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Depression and work performance

Call centre staff have provided scientists with an ideal work environment in which to compare work performance and depression.  Researchers from the Institute of Psychiatry, King’s College London, successfully proved that many depressed employees continue work at the detriment to their work performance.

Depression is estimated to cost England around nine billion pounds, with the majority of these costs due to lost work productivity.  However, not everyone with symptoms of depression will take time off work.  Many will continue to work, although their performance in the work place may be affected by their depressive symptoms.

Over one thousand staff from a UK-based call centre participated in a novel type of ecological study which included a web-based screening tool which assessed a variety of depressive symptoms.  Those work groups with high levels of depressive symptoms were found to perform more poorly, even when other factors, such as the type of employees in each group and their satisfaction with their line manager were considered.

Dr Samuel Harvey, who led this research project, said: ‘These results are exciting for two reasons: firstly they provide objective evidence that workgroups with high levels of depression perform poorly.  Secondly, we have been able to show that computer aided web-based screening for depression is feasible in the workplace.  This should be of great interest to companies searching for practical, cost-effective means of helping their workforce, although the full risks and benefits of wide scale screening need to be evaluated.’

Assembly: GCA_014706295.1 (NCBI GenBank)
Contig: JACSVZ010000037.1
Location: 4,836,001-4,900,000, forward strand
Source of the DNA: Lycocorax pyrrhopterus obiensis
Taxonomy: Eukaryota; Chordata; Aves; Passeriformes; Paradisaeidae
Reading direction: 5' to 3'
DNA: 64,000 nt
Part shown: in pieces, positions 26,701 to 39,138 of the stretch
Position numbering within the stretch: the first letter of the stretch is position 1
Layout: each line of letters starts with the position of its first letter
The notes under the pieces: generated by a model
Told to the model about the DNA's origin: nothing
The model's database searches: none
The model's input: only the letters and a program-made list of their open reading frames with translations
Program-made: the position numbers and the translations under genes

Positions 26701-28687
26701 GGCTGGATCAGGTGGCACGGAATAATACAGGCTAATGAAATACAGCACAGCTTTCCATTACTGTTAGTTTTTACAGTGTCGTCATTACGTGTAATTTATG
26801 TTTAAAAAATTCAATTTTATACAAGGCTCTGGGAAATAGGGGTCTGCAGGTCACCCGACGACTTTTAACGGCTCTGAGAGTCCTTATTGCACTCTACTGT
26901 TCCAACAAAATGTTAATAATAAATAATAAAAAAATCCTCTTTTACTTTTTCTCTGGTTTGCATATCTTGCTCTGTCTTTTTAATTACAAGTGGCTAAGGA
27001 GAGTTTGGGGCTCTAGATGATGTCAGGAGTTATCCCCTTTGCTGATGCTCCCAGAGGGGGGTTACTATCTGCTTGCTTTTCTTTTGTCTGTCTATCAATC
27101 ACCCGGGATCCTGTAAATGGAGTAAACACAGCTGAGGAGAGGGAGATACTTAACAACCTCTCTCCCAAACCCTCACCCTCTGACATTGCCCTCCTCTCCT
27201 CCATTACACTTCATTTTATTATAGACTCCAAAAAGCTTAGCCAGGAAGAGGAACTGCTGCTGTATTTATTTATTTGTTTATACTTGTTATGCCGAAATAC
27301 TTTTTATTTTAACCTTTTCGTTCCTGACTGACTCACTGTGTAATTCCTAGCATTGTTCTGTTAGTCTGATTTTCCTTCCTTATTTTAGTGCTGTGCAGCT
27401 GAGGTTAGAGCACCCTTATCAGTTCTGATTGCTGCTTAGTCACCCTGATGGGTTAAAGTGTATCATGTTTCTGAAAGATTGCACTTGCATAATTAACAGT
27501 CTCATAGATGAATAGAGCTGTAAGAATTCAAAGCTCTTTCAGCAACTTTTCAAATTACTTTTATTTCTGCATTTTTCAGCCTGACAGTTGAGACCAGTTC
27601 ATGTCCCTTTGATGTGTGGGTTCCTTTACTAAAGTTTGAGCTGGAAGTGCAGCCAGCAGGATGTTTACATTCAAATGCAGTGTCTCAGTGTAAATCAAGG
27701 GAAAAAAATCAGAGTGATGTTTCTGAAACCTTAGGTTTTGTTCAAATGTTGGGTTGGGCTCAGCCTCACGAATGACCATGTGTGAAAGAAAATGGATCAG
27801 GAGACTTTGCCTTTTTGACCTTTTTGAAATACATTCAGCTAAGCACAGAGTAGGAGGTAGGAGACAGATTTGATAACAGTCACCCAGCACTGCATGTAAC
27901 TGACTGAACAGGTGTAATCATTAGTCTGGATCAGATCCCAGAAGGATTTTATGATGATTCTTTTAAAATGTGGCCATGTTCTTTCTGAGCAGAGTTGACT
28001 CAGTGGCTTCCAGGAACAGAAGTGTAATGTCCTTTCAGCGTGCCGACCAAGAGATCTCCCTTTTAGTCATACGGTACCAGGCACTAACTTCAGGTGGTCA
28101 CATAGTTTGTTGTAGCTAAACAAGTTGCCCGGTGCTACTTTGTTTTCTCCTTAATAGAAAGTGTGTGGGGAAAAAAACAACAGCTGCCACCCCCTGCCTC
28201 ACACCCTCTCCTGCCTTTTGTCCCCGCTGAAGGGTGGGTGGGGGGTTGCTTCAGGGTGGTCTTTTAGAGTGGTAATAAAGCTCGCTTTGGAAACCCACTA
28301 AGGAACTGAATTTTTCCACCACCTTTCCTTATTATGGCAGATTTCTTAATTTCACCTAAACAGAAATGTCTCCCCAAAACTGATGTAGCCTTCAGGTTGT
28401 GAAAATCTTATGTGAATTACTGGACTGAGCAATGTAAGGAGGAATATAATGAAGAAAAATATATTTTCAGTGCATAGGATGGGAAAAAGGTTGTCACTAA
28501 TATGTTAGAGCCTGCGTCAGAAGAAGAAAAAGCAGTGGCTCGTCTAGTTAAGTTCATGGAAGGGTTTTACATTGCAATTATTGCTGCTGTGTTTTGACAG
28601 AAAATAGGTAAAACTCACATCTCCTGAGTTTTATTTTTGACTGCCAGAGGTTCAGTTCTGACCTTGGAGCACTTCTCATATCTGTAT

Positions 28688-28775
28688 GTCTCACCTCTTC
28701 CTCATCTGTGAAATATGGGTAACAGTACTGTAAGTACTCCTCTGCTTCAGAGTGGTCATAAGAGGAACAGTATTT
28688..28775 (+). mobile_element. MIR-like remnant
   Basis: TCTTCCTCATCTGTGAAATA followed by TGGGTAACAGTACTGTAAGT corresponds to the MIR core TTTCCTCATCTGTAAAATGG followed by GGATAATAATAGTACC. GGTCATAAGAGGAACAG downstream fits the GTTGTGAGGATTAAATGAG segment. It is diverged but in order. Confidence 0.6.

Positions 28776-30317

Call centre staff are uniquely suited to this type of research, as their individual and group performance are closely measured. 

One sixth of the working age population suffer from symptoms of common mental disorders such as depression.  Common mental disorders, such as depression, are now the leading cause of sickness absence and long-term work disability. 

Depression and work performance: an ecological study using web-based screening’ is published in Occupational Medicine.

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